The Expedition

Adventurer Doug Tumminello has set his sights on the literal end of the Earth: the South Pole. In December 2015–January 2016, Doug will attempt to ski from the coast of Antarctica, at Hercules Inlet, to the South Pole—a distance of approximately 750 miles. By himself. He will undertake this expedition unaccompanied and unsupported. Fewer than 300 people have skied to the South Pole and only an elite handful of those have ventured out solo.

The Real Adventure Begins

The route for South Pole Solo starts at Hercules Inlet on the Antarctic coast south of Chile and climbs gradually as Doug makes his way south for 730 miles over the polar ice cap’s mountain passes and wind-blown snow ridges. Days are filled with 24-hour daylight and an intense solitude; no plant or animal life is seen this far south, just snow, ice, rock and sky. The trip will take 40-50 days depending on weather, snow conditions and Doug’s strength.

During the expedition Doug will ski for 9-12 hours a day in all types of weather and in challenging terrain, hauling a sled weighing over 200 lbs. at the start. He will haul all of his supplies in a specially designed sled called a pulk, facing constant winds, fields of wind-formed sastrugi snow ridges, hidden crevasses, and white-out conditions. On the polar plateau, the average temperature in the absence of wind is colder than twenty degrees below zero.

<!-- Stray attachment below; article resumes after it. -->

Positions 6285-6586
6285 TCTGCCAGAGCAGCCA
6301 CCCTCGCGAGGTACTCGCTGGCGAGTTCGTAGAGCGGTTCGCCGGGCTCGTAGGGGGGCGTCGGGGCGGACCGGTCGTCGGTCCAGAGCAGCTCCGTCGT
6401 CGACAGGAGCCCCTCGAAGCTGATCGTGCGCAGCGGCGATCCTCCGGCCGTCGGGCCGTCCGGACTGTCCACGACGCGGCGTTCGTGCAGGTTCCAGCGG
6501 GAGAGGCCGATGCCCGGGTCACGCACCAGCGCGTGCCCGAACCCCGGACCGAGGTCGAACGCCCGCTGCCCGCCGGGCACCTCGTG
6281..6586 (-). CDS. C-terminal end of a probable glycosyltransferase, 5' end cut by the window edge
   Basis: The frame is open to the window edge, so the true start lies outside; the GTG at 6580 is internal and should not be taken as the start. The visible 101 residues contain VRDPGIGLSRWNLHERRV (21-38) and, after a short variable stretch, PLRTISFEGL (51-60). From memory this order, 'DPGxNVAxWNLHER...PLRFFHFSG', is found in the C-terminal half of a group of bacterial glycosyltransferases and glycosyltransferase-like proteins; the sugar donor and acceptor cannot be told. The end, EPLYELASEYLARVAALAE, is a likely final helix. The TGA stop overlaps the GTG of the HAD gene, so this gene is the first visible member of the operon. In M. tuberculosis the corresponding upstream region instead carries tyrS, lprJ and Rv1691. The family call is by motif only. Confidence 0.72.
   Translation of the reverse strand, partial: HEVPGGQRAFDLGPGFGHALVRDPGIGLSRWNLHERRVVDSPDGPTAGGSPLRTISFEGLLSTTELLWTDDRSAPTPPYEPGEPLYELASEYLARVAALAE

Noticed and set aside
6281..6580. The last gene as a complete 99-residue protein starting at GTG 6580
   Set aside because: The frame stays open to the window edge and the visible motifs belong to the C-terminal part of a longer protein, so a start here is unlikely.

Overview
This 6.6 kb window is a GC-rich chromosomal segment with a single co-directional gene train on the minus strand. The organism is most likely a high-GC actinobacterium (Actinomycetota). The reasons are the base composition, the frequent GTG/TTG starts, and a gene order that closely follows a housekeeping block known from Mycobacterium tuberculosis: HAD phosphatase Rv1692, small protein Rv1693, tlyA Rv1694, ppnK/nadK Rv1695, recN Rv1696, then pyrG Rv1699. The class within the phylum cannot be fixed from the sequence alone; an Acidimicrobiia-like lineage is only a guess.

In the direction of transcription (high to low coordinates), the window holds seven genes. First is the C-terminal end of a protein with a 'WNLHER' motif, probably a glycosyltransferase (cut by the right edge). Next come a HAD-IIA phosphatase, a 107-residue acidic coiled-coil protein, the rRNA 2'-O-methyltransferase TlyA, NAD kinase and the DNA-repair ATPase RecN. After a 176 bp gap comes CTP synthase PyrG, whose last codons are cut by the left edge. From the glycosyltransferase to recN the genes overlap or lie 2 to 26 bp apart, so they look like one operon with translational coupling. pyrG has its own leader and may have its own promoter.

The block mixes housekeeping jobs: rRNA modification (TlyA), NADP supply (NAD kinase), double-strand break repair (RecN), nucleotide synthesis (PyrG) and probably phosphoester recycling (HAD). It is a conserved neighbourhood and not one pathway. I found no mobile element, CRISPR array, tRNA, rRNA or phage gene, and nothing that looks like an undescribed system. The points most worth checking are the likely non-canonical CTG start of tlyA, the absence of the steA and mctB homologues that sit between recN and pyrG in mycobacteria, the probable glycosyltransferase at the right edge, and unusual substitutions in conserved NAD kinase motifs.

Hercules Inlet is a large, narrow, ice-filled inlet, which forms a part of the southwestern margin of the Ronne Ice Shelf. The inlet is bounded on the west by the Heritage Range and on the north by the Skytrain Ice Rise. The slopes south of the inlet are covered in crevasse fields, making travel through them treacherous without prior knowledge of their whereabouts. The Wilson Nunataks can be seen from the inlet as well.

From the inlet, the route climbs up into the interior of Antarctica toward the Patriot Hills and then onto the polar plateau. About halfway through his journey, Doug will ski by the Thiel Mountains, an isolated range that is part of the larger Transantarctic Range. The Transantarctic Mountains extend across the continent and divide East Antarctica and West Antarctica. The route then proceeds south with a little jog to the west to get around some crevasses, and then on to the South Pole.

I seemed to vow to myself that some day I would go to the region of ice and snow and go on and on till I came to one of the poles of the earth, the end of the axis upon which this great round ball turns.”

— Ernest Shackleton